God is the power that brings new life out of all of our experiences of death. God creates a way out of no way. As preachers, we often call attention to the things that are not seen in life. Most things that are of value to us are invisible: love, peace, joy, well-being and so on. Language is our tool and the imagination is the source of power for preaching, and these words from Hebrews have deep resonance in my imagination.

As a preacher, it is helpful to recognize how God works in the world, through the power of creative transformation, but also how thin the boundary is between the world we have and the world we can hope for. As a philosopher, I am interested in what is occurring around us that we can’t detect with our five senses. The range of sound we can hear is very small in the spectrum of waves. What we can see with our eyes is also very limited in its range. Smell and touch are also very limited. Our five senses have evolved for the pragmatic task of survival in the world. But how much of the natural world goes on right next to us without our sensing it?

My aunt died just a few days ago. She had been in the grip of dementia. There were times when she reported to her husband that she had talked with her brother (my father), who has been dead for two years. Often people reach a place of liminal awareness in some altered state of mind. Drugs take us to that point sometimes. Illness and depression and near death experiences, too.

I lead two grief support groups twice a month at two local mortuaries. A common experience of people who are going through the death of a close loved one is that they have had experiences with their loved ones after their deaths. Some of the most sober minded, reality-grounded people have reported such experience in a moment of candor. They can’t tell their stories to most people because of fear of ridicule, but in an atmosphere of trust in the support group they feel free to speak. Such experiences are more common than people realize.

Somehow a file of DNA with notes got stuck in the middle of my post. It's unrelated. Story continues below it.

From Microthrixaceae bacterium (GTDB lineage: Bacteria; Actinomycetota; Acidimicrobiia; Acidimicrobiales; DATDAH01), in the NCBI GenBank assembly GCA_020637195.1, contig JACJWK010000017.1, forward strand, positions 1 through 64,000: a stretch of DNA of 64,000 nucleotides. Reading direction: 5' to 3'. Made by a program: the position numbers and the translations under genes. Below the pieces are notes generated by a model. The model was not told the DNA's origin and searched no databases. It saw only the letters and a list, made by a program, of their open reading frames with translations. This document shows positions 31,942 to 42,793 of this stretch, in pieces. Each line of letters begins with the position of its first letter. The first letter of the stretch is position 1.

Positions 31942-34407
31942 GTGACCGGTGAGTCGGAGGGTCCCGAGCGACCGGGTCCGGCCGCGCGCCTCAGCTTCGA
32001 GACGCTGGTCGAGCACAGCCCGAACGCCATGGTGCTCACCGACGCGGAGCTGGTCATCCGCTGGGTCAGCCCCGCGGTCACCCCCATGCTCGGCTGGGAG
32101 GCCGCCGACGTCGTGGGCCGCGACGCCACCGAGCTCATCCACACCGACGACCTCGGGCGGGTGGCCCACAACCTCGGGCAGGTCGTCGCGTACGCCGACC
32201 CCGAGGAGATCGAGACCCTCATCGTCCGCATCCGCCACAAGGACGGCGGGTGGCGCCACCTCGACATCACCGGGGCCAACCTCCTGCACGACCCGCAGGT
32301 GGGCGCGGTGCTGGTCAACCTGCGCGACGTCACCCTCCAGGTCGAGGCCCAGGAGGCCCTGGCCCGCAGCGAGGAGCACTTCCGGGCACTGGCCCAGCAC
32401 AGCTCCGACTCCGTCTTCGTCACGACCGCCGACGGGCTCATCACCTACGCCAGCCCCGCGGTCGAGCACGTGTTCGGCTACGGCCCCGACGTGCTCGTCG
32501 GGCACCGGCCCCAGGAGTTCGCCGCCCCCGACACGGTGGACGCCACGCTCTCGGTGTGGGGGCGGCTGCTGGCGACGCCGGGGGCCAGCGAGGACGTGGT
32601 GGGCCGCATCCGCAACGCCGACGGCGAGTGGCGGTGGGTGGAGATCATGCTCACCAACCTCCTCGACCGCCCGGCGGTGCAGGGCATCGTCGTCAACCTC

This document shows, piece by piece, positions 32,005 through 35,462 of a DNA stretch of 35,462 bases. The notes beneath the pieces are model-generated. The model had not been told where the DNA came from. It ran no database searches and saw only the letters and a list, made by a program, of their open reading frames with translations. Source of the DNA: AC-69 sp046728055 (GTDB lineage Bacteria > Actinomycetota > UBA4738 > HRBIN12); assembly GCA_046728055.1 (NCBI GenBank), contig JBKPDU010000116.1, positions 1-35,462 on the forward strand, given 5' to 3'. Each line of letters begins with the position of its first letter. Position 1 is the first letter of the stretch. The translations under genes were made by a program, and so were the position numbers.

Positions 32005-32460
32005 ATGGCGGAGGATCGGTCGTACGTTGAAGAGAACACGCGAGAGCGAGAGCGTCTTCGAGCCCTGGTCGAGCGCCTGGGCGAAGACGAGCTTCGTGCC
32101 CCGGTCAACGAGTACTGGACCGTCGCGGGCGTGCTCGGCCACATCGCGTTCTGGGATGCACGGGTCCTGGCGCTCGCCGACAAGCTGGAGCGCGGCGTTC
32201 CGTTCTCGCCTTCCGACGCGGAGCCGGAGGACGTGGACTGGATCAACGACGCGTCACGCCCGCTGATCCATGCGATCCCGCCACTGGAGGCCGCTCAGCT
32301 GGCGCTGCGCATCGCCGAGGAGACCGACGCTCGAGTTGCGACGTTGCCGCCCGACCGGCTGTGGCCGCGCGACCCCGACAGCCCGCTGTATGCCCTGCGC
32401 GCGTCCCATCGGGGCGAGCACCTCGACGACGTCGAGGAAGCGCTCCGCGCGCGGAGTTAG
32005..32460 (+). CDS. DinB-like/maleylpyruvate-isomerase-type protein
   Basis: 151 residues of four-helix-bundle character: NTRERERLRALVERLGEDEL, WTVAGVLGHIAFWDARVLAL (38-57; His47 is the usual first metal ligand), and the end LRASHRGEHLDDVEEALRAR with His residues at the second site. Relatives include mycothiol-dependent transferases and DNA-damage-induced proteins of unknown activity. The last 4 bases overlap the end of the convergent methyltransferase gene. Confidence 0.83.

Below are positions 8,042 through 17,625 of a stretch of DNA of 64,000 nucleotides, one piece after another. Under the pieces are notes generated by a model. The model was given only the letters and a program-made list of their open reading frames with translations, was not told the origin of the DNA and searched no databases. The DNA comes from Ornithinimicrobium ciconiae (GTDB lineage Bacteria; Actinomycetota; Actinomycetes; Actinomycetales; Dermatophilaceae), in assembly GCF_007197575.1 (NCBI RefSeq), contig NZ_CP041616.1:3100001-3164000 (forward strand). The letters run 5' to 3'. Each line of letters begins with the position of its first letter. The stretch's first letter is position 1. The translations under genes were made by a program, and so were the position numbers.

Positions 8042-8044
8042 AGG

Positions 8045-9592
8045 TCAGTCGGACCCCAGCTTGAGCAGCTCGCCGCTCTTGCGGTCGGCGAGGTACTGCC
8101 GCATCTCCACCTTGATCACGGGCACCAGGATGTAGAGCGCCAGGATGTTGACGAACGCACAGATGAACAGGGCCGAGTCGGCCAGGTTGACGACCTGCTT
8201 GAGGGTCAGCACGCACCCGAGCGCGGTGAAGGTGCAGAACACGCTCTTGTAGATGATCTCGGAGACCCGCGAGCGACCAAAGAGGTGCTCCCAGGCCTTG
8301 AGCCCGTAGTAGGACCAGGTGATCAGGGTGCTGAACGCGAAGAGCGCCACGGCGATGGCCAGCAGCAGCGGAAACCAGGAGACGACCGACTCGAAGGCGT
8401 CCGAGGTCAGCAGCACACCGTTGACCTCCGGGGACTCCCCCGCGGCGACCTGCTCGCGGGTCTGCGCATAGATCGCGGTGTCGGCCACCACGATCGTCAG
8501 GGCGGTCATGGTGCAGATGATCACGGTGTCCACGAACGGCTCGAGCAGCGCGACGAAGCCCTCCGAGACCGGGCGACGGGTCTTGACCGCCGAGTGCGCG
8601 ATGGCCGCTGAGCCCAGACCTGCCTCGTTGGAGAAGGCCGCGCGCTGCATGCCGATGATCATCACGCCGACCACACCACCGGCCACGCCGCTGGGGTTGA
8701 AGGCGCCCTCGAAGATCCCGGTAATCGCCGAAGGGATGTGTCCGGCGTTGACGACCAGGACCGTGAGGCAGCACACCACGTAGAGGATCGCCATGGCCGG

The point of these reports and observations it that there is more going on in the natural world around us—a lot more—than we can detect. The liminal is in the present moment and that is where life is lived—In the present moment that includes much more than we can directly perceive. I argue for an expanded natural theology. What are often called miracles might very well be the unperceived world impinging upon our limited sense-based experience. We don’t need miracles that suspend the laws of nature. I argue that our laws of nature are limited by our imaginations. Show me a traditional miracle story that requires the suspension of natural law, and I will argue that even those experiences are part of the natural world. Much of what is reported in the Bible depends on activities that are not available to our five senses. Just because we can’t sense something doesn’t mean it’s not real. That’s why it is easy for me to resonate with the words from Hebrews: “By faith we understand that the world was created by the word of God, so that what is seen was made out of things that are not visible.”

Scientists talk about dark matter. It’s there, but they have no way of detecting it. In fact, it might make up the majority of “stuff” in the universe. In a similar way, our conscious awareness cannot detect the expansive created order that is beyond our ability to sense. It’s not that God creates out of nothing, but that the word of God creates what is seen from things that are not visible. God’s creativity is part of the natural world. If our conscious mind is but the tip of the iceberg of mostly unconscious experience, then why would we deny the existence of the majority of that which is submerged just because we can’t see it? We see its affects all the time in our life experience. In fact, much of the natural order might make up the majority of the “stuff” of life which we have no way of detecting.

The Luke text, which seems like a collection of loose thoughts, calls for readiness. Trust God; disentangle from worldly affairs; be ready. “Do not be afraid, little flock, for it is your Father’s good pleasure to give you the kingdom” (12:32).

Process Theology and the texts